The Seer helps us to take note that we do not live in a vacuum. They show us that there are influences outside of us, either from our past or the current cultural influences, which can encourage us to react in one way or another. The Seer gives us the second opinion needed to evaluate whether we are being true to ourselves or placating to something beyond us.

In recovery from addiction the Seer can also see the things we are trying to control, the things we are complacent with, and where we can step up. These friends are important because when they understand who we are, they see what we do not see, and they bring it to our attention when we need to be protected.

  1. The Sympathetic

Sympathetic friends bring with them the calming and reassuring support that can keep us together in moments when we feel like falling apart. They are compassion and sympathy, without judgment or accusation the sympathetic friend will be our ear to listen or shoulder to cry on.

A perfect duo with the Seer friends, our sympathetic friends can balance out the harsh reality a Seer might bring with love and support.

These two are most effective in combination, because having one without the other can be enabling, or even overwhelming and put us off balance.

  1. The Joker

Who doesn’t like to laugh with a friend?

I know the majority of the friends I have are people who share a similar sense of humor with me and even keep me laughing when I don’t feel like it.

The Joker is the person brings that sense of humor into the troubling situations, while creating an opportunity to regain a fresh perspective without taking our problem, and especially ourselves, too seriously. In recovery we can all get a little on edge, because bottom line this is life or death with addiction, but we also can see the bright side and not live in doom and gloom.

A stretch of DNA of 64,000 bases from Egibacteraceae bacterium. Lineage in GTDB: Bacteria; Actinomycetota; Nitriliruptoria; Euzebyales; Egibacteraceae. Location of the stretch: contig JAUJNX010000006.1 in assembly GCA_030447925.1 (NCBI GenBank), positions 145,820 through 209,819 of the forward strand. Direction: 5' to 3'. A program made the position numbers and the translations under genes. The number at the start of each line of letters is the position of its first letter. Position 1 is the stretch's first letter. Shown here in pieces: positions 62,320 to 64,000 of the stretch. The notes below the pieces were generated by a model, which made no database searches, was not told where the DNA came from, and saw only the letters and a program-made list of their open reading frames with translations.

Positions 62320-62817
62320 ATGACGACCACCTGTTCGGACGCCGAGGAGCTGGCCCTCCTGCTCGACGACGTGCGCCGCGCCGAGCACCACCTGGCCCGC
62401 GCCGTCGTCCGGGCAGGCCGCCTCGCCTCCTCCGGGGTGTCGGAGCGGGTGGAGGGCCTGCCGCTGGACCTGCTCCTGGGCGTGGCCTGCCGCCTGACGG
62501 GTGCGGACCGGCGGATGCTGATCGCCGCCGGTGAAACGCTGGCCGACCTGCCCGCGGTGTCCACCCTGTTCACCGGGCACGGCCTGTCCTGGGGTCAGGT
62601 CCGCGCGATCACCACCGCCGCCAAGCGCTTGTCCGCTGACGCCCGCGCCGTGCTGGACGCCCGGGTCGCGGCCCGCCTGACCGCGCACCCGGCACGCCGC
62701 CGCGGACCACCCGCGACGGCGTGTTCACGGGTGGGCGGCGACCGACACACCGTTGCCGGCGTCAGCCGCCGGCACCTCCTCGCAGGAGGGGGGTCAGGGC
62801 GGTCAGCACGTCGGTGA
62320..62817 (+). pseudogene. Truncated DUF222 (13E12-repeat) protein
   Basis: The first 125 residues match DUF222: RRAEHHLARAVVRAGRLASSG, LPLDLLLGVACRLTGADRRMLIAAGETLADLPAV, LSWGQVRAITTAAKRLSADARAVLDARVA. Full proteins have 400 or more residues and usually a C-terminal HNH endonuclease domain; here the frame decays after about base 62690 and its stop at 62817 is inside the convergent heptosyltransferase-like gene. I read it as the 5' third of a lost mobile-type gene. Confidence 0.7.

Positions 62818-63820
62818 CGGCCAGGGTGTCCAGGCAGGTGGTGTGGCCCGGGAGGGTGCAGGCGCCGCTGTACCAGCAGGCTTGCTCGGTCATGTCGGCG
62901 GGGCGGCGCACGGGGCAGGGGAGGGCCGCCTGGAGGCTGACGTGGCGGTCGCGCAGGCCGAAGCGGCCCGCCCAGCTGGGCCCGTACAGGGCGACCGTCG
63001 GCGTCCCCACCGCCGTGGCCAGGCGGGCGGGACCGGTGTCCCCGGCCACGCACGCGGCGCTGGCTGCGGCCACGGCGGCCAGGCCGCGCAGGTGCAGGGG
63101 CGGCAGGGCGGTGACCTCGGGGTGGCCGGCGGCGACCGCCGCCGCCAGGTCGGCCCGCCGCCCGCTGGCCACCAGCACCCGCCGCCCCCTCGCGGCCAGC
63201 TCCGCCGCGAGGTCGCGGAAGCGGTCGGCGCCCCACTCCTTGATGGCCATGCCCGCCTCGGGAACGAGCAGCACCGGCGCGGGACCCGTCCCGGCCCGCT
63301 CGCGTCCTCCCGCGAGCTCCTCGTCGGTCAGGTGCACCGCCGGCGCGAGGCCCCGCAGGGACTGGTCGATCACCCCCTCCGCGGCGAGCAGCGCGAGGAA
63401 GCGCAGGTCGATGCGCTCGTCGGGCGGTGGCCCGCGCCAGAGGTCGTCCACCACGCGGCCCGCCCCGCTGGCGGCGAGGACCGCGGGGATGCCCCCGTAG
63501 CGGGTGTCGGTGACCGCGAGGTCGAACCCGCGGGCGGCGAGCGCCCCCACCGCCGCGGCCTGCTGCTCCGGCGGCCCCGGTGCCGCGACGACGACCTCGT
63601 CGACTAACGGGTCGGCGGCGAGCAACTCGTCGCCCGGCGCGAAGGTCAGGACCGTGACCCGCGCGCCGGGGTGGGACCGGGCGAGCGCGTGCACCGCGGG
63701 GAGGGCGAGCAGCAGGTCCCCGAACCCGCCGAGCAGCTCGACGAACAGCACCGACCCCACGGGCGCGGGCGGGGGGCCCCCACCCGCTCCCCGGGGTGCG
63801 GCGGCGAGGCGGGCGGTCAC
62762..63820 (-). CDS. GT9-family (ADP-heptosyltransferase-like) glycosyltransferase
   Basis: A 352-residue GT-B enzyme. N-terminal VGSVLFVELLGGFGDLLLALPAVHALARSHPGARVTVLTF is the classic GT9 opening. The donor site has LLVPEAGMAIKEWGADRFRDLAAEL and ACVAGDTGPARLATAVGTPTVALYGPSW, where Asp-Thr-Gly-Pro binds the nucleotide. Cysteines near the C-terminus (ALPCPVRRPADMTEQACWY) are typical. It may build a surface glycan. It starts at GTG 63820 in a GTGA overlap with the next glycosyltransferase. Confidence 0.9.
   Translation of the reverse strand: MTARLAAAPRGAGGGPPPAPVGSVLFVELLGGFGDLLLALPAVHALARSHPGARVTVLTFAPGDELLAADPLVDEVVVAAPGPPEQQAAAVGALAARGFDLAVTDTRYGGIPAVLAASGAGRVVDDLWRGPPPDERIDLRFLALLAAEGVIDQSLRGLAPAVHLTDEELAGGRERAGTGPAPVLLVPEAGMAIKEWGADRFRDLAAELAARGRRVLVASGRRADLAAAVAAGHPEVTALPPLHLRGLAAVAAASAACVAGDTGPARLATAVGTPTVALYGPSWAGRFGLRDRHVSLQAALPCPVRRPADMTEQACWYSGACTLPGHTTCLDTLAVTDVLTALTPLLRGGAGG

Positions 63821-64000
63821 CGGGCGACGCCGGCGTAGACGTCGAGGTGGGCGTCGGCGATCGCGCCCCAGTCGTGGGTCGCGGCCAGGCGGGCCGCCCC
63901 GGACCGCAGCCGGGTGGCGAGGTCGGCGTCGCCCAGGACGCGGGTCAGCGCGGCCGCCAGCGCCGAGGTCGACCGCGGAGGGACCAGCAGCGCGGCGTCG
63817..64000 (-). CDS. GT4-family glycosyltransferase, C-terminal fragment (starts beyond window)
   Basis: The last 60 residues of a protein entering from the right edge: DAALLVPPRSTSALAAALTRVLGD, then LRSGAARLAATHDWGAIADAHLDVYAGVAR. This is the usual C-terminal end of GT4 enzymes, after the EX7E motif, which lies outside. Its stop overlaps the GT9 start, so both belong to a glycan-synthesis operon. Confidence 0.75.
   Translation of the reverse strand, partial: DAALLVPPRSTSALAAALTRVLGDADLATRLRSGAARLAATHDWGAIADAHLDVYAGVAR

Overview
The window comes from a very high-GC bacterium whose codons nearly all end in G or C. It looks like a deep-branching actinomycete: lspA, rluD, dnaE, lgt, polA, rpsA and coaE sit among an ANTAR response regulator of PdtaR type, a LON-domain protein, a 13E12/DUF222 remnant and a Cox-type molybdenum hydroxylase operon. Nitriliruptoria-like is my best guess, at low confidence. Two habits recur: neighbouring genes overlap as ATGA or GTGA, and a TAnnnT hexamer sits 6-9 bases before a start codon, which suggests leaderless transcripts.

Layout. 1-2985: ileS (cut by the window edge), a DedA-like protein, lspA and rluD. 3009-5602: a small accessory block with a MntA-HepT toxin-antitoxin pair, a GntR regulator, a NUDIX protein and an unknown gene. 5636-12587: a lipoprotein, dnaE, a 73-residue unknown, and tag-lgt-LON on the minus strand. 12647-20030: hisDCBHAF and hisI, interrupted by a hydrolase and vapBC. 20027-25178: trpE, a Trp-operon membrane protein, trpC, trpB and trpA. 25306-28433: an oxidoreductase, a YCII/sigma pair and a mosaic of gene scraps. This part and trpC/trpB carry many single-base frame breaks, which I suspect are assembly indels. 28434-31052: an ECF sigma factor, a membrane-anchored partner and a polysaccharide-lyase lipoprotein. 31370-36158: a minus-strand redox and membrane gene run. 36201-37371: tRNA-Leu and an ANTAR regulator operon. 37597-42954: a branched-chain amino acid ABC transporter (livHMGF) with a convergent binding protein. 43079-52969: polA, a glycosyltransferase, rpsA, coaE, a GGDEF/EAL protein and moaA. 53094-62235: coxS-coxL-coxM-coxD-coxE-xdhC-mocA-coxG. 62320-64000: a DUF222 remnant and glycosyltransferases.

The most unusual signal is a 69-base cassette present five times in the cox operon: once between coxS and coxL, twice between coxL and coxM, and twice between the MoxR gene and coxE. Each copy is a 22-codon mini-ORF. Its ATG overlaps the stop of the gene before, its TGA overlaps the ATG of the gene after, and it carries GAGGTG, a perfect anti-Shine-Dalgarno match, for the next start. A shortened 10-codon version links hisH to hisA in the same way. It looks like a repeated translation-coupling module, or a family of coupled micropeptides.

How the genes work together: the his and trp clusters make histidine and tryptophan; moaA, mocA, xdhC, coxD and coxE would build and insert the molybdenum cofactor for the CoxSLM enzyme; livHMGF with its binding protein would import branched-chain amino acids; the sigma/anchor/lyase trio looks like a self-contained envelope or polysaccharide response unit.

The Joker is critical to keeping your sanity in life, because if everything is serious and dramatic than of course your life will mirror those vibes you’re surrounded with. Jokers present the concept of being open and flexible in a way that seems comfortable and even enjoyable, so having funny friends in your corner means having some sanity with a smile, laughing through the pain and not sweating the small stuff.

  1. The Muse

The Muse is the one who inspires us. This is the person who challenges us to step up. They know what our passions are and what we stand for, and when it comes time to take action they believe in us, sometimes even more than we do. The muse pushes us to do what fulfills us.

They call on us to acknowledge our calling in life, and they call on us to take action while not making us feel bad about where we are right now. They know how far we have come, and they want for us what we want for ourselves. In recovery being inspired by others can bring our program of recovery to a new level. When we see results in others we can try to work hard to get the same. When people believe in us and support our recovery we can often find motivation to do more.

So reading through the list, are any of these ringing a bell? I bet a name or face even have popped into your head when you examined each of the different types of friends. Maybe one friend showed up a couple times, in which case you are blessed to have some very versatile and influential people in your life.

We all cab depend on our friends once in a while, especially during the times in our lives when we are going through some tough stuff. When drugs and alcohol have defeated us, sometimes the best we can do is look for the right kind of friend to show us a new way. If you or someone you love is struggling with substance abuse or addiction, please call toll-free 1-800-951-6135